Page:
Like the other POWs facing their first full day of enemy captivity, Edgar Doud Whitcomb, 24, rose to his feet slowly and warily, not knowing what to expect.North across the channel, Ed could see the shores of Bataan and, beyond, the towering summit of Mount Mariveles.“Our B-17s could fly beyond the reach of the Jap’s anti-aircraft and planes, and we could pinpoint targets and destroy them with miraculous accuracy.” Japan’s riposte came from a clear afternoon sky on December 8—December 7, Hawaiian time—as dozens of enemy bombers and strafing fighters savaged Clark. “Crews standing by their planes were destroyed along with the ships,” Ed recalled.“Four bodies beside our own ship were charred beyond recognition.” Within two weeks, Japanese troops invaded Luzon, the largest and most populous of the Philippine Islands, and pressed forward until, on December 23, the grounded remnants of the 19th Bombardment Group joined a mass retreat south to Bataan Peninsula.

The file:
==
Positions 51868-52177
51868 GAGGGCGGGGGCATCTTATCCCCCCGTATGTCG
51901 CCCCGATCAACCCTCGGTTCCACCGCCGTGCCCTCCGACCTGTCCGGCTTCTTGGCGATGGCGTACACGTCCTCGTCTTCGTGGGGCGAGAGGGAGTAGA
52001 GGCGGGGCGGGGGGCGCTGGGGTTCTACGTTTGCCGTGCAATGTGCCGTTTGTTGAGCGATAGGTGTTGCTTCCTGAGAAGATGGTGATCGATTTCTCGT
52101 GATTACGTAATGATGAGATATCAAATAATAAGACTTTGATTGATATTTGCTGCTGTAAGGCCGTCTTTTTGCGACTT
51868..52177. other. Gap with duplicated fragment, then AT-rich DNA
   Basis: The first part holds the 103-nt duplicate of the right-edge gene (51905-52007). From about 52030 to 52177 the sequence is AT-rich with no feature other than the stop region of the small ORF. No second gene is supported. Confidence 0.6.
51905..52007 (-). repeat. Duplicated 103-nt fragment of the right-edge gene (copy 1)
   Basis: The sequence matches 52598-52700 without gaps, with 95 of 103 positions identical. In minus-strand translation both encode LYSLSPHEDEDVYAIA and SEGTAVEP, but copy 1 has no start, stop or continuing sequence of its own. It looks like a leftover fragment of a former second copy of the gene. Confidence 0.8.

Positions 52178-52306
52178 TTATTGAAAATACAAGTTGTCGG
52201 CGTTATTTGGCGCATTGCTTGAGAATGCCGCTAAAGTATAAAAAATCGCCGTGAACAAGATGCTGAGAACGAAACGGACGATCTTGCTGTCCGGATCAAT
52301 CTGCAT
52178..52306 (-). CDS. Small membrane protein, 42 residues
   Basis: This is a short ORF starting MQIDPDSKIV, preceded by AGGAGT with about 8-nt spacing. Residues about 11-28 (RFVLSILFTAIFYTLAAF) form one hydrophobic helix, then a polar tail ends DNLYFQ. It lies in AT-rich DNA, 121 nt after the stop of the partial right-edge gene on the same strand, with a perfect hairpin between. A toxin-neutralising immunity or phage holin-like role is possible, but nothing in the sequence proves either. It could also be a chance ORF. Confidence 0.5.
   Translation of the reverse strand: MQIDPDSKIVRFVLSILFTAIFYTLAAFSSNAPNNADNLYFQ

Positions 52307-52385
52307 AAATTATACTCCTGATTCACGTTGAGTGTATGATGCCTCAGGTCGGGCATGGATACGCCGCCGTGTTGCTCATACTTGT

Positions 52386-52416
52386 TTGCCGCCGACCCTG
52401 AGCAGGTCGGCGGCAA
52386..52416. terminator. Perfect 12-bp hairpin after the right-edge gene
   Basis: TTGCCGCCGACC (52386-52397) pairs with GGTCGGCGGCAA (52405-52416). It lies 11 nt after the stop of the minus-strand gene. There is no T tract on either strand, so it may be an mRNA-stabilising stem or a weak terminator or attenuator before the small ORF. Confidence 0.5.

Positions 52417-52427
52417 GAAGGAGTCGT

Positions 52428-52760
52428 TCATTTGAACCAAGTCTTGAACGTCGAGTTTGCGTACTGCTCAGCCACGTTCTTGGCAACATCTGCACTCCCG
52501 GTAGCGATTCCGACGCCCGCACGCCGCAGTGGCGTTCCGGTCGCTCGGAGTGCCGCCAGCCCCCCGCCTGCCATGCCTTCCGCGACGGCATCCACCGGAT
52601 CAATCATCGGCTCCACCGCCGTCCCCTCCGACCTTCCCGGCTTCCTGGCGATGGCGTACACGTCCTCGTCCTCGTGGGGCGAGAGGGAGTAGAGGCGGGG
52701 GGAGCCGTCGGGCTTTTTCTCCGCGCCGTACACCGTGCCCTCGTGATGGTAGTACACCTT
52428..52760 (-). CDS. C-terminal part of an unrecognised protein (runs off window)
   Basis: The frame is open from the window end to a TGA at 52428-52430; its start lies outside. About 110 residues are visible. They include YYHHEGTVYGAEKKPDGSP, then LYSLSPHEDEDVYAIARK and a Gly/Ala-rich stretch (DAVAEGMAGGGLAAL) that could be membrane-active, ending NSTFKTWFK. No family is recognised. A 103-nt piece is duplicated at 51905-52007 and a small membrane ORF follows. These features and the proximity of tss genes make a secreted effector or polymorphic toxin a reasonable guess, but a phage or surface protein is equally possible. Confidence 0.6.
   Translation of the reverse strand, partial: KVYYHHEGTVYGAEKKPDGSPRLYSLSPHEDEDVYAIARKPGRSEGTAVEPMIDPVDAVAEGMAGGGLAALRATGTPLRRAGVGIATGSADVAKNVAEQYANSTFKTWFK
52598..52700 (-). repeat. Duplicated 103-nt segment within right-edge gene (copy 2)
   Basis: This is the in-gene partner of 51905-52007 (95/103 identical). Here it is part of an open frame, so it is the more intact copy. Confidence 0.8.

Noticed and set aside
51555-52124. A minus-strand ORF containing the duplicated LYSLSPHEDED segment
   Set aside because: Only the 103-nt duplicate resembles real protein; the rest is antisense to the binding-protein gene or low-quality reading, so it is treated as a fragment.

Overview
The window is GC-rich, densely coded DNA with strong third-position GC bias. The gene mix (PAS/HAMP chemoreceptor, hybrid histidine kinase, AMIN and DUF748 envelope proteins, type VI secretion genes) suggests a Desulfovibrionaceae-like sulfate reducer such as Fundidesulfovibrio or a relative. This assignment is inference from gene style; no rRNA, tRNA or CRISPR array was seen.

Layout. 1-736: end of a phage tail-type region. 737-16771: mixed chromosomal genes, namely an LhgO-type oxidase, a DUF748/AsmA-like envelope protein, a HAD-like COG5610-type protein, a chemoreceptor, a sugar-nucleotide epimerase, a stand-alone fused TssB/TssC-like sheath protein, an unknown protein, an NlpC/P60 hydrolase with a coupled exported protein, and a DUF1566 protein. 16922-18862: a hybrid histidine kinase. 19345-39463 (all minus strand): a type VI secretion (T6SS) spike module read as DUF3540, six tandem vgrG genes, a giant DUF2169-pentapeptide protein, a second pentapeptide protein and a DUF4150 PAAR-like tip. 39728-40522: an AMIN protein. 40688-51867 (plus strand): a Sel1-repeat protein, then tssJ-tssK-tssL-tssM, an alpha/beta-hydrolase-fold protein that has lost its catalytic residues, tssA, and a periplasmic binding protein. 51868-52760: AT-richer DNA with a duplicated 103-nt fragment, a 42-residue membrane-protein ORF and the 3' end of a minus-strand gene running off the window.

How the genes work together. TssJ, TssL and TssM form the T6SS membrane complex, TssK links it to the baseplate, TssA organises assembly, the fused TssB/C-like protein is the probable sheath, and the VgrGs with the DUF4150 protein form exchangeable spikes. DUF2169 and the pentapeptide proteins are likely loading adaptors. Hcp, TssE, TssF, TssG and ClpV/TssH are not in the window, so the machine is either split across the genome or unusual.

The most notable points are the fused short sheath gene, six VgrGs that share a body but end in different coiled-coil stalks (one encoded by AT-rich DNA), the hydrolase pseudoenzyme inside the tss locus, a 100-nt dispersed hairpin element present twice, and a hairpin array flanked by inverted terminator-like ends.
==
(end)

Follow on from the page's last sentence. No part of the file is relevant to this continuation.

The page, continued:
ON MAY 10, 1942, after Ed’s POW contingent had finished repairing Kindley Landing Field, their captors marched them to a flat expanse on the south shore of Corregidor.Open-air latrines swarmed with vermin; dysentery was rampant. A rifle company commander in the 4th Marines on Corregidor, Bill immediately impressed Ed—not least because the tall, thin, and resourceful Kentuckian, son of a Leatherneck general, was, in Whitcomb’s words, “dead serious about escaping.” Across Manila Bay they could see the shore of Cavite, eight miles to the south.The surrounding cliffs trapped and intensified the heat and the only available relief was to soak in Manila Bay’s shallows under watchful Japanese eyes. Swimming there was impossible, but if they could somehow reach Corregidor’s north shore, they might be able to swim back to Bataan.A partially demolished garage housed the sickest and most seriously wounded.
The rest—as many as 12,000 American and Filipino airmen, soldiers, sailors, and Marines—sat exposed or under makeshift shelters.Now, after scant sleep and no food, the POWs began repairing Kindley’s cratered runway for Japanese use.